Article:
Facing facts is not something today's R party is particularly comfortable (or experienced) with. When reality is so bright as to be impossible to ignore, things get interesting. Like these surprisingly open-eyed words of an R Congressional aide:
...One congressional GOP health aide, who was granted anonymity to speak candidly, said his party is as determined as ever to fight Obamacare, and will remain so as long as it exhibits failure. He said devising an alternative is fraught with the difficulty of crafting a new benefits structure that doesn't look like the Affordable Care Act.
"If you want to say the further and further this gets down the road, the harder and harder it gets to repeal, that's absolutely true," the aide said. "As far as repeal and replace goes, the problem with replace is that if you really want people to have these new benefits, it looks a hell of a lot like the Affordable Care Act. ... To make something like that work, you have to move in the direction of the ACA. You have to have a participating mechanism, you have to have a mechanism to fund it, you have to have a mechanism to fix parts of the market."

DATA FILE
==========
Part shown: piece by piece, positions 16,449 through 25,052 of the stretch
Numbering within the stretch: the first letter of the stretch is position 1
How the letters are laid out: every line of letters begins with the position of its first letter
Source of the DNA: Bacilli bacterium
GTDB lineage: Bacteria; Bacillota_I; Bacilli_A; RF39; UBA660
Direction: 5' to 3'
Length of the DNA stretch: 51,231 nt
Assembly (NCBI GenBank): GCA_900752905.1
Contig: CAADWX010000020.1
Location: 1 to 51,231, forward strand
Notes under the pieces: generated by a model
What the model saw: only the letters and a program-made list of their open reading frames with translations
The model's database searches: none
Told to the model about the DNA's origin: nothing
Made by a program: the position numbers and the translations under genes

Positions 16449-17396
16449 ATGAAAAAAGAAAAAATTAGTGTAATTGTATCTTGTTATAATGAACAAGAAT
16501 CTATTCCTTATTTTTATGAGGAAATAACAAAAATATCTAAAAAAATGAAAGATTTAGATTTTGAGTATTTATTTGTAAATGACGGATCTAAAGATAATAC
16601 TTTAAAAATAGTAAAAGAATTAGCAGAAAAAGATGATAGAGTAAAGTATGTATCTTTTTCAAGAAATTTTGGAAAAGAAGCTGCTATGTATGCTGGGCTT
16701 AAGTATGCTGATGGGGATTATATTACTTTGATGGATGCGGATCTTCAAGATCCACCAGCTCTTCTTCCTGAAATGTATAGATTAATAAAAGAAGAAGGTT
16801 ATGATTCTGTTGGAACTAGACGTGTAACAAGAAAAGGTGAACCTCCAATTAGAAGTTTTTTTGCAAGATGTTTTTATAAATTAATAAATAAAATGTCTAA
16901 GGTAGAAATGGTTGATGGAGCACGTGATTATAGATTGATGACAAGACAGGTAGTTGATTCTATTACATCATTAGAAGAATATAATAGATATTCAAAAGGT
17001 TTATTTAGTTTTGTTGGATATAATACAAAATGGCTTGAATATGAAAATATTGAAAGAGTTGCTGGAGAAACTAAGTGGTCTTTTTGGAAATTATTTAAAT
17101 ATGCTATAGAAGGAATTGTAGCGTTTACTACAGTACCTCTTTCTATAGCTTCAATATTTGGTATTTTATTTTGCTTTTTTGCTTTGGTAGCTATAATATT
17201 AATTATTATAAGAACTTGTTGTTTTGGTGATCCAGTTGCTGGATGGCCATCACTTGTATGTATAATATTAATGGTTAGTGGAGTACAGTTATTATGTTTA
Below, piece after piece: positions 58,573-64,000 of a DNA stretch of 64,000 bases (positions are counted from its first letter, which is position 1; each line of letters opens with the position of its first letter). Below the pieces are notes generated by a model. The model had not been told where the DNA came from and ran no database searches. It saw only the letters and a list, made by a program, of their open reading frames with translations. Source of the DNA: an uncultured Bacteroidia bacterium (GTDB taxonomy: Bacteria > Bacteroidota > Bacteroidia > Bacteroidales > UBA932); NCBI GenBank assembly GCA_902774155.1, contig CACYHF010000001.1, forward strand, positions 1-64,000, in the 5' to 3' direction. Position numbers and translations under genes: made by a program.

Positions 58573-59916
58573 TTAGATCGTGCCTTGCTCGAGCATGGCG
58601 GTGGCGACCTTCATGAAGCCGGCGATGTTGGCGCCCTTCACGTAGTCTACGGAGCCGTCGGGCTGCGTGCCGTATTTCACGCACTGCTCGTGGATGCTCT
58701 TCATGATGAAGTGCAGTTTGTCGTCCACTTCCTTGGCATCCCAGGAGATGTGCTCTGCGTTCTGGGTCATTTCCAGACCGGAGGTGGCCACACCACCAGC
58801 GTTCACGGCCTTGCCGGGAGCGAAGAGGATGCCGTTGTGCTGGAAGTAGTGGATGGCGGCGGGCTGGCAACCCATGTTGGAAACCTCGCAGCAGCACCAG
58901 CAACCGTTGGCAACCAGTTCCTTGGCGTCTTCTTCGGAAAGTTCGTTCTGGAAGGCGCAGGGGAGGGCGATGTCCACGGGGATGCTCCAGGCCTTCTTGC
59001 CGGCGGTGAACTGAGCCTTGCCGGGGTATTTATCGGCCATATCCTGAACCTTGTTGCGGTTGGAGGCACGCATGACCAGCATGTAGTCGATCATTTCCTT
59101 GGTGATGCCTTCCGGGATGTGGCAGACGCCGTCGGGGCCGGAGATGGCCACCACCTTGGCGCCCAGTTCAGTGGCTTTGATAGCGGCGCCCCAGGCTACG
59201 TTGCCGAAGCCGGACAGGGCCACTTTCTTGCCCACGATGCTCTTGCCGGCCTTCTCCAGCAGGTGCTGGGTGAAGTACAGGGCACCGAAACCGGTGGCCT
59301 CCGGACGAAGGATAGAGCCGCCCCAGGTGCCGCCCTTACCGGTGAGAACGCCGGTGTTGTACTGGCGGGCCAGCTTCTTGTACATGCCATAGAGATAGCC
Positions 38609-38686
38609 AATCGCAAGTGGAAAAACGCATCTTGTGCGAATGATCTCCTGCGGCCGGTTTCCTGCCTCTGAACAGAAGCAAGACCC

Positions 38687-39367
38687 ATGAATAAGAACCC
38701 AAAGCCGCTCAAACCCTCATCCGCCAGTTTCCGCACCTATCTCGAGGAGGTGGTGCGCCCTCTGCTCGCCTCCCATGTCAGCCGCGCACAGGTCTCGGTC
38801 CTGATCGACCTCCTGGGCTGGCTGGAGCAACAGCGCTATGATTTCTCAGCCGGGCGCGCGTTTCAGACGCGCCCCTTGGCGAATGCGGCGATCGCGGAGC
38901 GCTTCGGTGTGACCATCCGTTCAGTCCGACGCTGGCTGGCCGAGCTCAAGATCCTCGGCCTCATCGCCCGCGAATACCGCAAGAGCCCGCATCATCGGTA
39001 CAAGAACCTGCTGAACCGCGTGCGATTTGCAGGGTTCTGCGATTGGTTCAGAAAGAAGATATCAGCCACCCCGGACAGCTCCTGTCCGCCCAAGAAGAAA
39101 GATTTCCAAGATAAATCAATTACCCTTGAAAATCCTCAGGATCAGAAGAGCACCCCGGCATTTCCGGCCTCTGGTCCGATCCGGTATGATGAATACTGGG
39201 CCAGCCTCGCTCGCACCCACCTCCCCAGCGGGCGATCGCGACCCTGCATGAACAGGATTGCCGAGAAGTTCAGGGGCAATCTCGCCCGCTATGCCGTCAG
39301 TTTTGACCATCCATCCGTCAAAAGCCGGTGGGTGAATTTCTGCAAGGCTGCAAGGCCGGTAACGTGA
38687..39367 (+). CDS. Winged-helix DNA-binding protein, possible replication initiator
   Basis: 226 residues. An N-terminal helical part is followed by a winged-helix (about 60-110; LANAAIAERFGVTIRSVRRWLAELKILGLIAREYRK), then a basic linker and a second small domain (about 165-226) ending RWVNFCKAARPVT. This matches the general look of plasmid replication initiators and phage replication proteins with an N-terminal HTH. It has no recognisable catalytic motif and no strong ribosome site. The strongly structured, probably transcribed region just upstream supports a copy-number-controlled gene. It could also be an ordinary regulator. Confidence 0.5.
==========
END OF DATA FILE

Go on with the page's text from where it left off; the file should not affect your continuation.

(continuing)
It sheds light on why Republicans haven't yet followed through on the "replace" component of their "repeal and replace" mantra, more than four years after Obamacare was enacted. The popular parts of the law, most notably the preexisting conditions guarantee, are unsustainable without unpopular parts like the individual mandate. Unraveling the parts people dislike means unraveling the whole structure, and rebuilding the well-liked elements is difficult without arriving at a similar place as Obamacare...Step away from the comfortable confines of Foxolimbeckian fawning and spin, from the insular world of teabaggers wherein a thing becomes fact simply because they wish it so, and the real world can be a tough place, huh?